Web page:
The RCTs recruited almost exclusively from the community through media advertisements and enrolled primarily women (90% of participants were women), a departure from prevalence data suggesting a more even gender ratio (2). This raises the possibility of a clinic bias to the extent that media respondents to specialist research clinics might differ (in severity or complexity) from patients who present to traditional clinical services. Prevailing clinical lore is that recruited participants for such research studies are less severely disturbed and have fewer comorbidities than “real” clinic patients. Although surprisingly little evidence exists to address this potential criticism (36), inspection of exclusionary criteria in pharmacotherapy RCTs suggests that such concerns of a clinic bias may exist. Consider, for example, the two largest RCTs. McElroy and colleagues (23) excluded participants with current clinically significant depression, with current or recent substance abuse or dependence, and with personality disorders if there were concerns regarding assessment or compliance, and did not report a descriptive summary of psychiatric comorbidity in their subject description. Similarly, Wilfley and colleagues (25) excluded patients with drug or alcohol abuse during the past year and current major depressive disorder and did not report a descriptive summary of psychiatric comorbidity in their subject description. These exclusionary practices potentially limit generalizability, particularly because both epidemiological (2) and clinical (37,38) studies of psychiatric comorbidity in BED have reported that those exclusions are frequently co-occurring problems. Lastly, 12 of the 14 studies of pharmacotherapy-only category reported they were funded by the drug manufacturer. This state of affairs perhaps reflects, in part, difficulties faced by researchers in obtaining funding to perform treatment studies from the National Institutes of Health given its current severe budgetary shortfalls. Industry sponsorship may be relevant for clinicians and consumers of the literature (39,40) in light of recent reviews concluding that RCTs with pharmaceutical industry sponsorship and conflicts of interest were substantially more likely to report positive results in psychiatric (41) and biomedical (42,43) studies. Chan and colleagues (40) previously suggested that readers of original reports of RCTs funded by industry, as well as of reviews such as ours, should be cautious in interpreting conclusions given the potential for overestimation of efficacy.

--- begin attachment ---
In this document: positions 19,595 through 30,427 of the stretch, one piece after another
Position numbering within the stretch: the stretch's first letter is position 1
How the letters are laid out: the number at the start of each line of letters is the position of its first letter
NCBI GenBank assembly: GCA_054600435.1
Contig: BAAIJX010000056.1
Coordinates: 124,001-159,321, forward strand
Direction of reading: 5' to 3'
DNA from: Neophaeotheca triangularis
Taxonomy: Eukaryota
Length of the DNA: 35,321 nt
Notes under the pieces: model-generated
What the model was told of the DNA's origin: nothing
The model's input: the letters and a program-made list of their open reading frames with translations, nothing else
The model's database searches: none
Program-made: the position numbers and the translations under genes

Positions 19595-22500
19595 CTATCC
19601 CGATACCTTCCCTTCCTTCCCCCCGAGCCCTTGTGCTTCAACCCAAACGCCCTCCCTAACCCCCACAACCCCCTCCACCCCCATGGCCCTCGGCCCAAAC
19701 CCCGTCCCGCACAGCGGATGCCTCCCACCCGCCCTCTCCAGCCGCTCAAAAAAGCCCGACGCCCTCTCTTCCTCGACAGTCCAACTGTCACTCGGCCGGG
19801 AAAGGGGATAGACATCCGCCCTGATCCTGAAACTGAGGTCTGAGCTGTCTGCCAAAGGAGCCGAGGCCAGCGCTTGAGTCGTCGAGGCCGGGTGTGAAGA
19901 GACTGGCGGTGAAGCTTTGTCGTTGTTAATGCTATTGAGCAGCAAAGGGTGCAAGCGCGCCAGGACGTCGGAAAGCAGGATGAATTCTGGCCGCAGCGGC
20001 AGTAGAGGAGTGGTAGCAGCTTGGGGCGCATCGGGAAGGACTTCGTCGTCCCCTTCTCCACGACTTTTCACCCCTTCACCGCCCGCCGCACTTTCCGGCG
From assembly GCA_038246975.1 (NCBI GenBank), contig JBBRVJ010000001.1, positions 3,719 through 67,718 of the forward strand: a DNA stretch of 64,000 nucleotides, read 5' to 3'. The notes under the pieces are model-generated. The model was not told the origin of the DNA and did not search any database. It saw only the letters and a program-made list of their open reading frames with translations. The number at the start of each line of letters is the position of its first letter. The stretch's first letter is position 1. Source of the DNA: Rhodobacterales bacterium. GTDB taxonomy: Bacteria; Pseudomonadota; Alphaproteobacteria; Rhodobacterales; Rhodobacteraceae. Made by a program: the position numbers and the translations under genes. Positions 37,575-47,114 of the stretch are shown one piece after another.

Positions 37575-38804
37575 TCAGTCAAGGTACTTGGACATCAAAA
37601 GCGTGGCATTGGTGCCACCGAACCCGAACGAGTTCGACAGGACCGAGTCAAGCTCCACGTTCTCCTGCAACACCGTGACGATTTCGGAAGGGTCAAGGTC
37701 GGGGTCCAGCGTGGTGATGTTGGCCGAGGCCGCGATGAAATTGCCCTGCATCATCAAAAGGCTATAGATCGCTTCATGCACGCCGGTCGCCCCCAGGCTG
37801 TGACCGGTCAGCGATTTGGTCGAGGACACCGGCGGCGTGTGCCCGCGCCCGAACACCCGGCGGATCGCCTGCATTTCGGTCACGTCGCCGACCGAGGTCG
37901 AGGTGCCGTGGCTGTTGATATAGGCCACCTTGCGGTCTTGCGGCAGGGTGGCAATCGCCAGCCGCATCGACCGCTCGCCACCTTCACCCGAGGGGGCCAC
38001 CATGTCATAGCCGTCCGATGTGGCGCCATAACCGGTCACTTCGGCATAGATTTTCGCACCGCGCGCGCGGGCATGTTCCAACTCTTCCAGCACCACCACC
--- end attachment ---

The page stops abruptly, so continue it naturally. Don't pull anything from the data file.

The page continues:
With these potential methodological issues in mind, we cautiously offer implications for clinical practice and research. Clinically, our meta-analytic findings indicate patients with BED can be conservatively advised that certain pharmacotherapies may enhance the likelihood of remission from binge eating over the short term but that the longer-term effects of pharmacotherapy-only therapy are unknown. Patients should be advised that although some weight loss may occur, the amount is unlikely to be substantial with available pharmacological agents. Our meta-analytic findings generally echo the general conclusions regarding the potential utility of pharmacotherapy offered previously in the National Institutes of Clinical Excellence (NICE) guidelines (10), but suggest important changes in specific recommendations. That is, our findings highlight the potential utility of antiobesity (sibutramine) and antiepileptic (topiramate) medications, but suggest more limited utility of SSRIs, given their smaller effects on binge eating and absence of effect on weight. Alternative (nonpharmacological) treatments such as specific forms of psychotherapy (e.g., CBT and BWL) should be offered (9,10). Similarly, recent meta-analytic (44) and critical qualitative (45) reviews provided cautious support for the use of certain self-help approaches. Self-help CBT provides an alternative first-step option to intensive psychosocial interventions that—like pharmacotherapy—is readily available. Our qualitative review highlighted that combining specific medications (orlistat and topiramate) with cognitive behavioral or BWL treatments, although unlikely to enhance binge-eating outcomes, may enhance weight losses, albeit modestly.